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The costs of reducing deforestation in Indonesia

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  • Colin Hunt

Abstract

In this second contribution to the Policy Dialogue, Colin Hunt emphasises the large contribution that oil palm plantations and the pulp and paper industry have been making to Indonesia's economic growth in recent years, notwithstanding the environmental consequences of such activities. The implication is that avoided deforestation can be expected to have a significant negative impact on segments of the population who would benefit from the business and employment opportunities that would otherwise be generated, directly or indirectly. Palm oil companies typically spend about three dollars on goods, services and labour for every dollar of profit. The author argues that any compensation package for avoided deforestation needs to include all the potential beneficiaries of palm oil production, not just the palm oil companies, and to generate economic activity similar to that being replaced. (Ed.)

Suggested Citation

  • Colin Hunt, 2010. "The costs of reducing deforestation in Indonesia," Bulletin of Indonesian Economic Studies, Taylor & Francis Journals, vol. 46(2), pages 187-192.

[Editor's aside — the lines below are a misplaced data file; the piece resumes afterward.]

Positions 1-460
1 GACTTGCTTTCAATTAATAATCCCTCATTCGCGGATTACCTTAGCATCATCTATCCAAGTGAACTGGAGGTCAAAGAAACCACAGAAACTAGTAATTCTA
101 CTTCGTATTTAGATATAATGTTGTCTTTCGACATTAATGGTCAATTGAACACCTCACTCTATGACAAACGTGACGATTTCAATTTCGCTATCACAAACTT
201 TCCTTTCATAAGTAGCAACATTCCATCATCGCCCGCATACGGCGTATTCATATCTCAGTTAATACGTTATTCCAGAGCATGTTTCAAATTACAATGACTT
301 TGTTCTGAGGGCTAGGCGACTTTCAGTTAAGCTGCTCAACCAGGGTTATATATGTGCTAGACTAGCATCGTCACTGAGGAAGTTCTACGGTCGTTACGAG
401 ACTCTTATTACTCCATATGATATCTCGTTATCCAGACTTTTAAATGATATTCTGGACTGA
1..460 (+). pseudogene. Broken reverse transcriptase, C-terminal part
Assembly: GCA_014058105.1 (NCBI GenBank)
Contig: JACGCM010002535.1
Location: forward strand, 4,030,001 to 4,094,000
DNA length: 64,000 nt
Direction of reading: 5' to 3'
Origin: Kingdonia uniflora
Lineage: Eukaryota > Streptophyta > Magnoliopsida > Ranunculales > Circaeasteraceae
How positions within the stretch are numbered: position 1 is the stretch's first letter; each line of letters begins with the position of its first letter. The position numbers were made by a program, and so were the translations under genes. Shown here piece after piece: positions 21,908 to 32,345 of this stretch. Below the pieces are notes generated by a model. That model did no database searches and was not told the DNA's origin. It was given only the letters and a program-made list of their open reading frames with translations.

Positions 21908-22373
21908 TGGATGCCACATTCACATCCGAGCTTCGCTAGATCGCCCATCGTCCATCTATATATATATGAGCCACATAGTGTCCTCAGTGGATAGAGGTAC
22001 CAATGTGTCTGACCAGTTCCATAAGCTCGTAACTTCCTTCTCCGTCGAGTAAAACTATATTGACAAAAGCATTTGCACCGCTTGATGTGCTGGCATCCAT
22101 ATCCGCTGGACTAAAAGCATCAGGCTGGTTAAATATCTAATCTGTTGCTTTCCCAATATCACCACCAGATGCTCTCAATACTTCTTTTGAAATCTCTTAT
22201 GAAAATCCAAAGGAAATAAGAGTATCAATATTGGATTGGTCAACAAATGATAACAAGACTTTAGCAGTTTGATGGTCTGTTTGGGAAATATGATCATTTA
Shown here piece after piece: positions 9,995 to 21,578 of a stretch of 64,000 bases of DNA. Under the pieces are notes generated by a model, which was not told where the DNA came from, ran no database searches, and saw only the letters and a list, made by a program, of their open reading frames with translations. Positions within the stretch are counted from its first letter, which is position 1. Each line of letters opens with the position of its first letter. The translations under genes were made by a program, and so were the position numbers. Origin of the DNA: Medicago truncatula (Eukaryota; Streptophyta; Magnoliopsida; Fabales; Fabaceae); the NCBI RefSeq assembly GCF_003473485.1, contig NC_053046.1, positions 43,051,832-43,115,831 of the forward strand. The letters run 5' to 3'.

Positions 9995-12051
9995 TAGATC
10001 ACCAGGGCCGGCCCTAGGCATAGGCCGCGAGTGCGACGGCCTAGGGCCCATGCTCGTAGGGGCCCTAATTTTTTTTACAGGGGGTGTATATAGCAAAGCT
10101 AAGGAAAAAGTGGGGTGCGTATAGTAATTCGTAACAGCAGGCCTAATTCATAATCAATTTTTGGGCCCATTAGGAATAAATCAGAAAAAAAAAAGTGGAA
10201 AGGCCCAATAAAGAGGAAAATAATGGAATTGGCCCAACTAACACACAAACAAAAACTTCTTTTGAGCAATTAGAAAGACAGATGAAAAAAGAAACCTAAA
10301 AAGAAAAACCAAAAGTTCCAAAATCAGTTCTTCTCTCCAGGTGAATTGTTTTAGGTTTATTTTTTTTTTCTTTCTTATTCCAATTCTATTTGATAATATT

• Handle: RePEc:taf:bindes:v:46:y:2010:i:2:p:187-192
    DOI: 10.1080/00074918.2010.503563
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    Cited by:

    1. Ryan Edwards, 2015. "Is plantation agriculture good for the poor? Evidence from Indonesia's palm oil expansion," Departmental Working Papers 2015-12, The Australian National University, Arndt-Corden Department of Economics.
    2. Hein, Jonas, 2013. "Reducing Emissions from Deforestation and Forest Degradation (REDD+), Transnational Conservation and Access to Land in Jambi, Indonesia," EFForTS Discussion Paper Series 2, University of Goettingen, Collaborative Research Centre 990 "EFForTS, Ecological and Socioeconomic Functions of Tropical Lowland Rainforest Transformation Systems (Sumatra, Indonesia)".
    3. Brockhaus, Maria & Obidzinski, Krystof & Dermawan, Ahmad & Laumonier, Yves & Luttrell, Cecilia, 2012. "An overview of forest and land allocation policies in Indonesia: Is the current framework sufficient to meet the needs of REDD+?," Forest Policy and Economics, Elsevier, vol. 18(C), pages 30-37.

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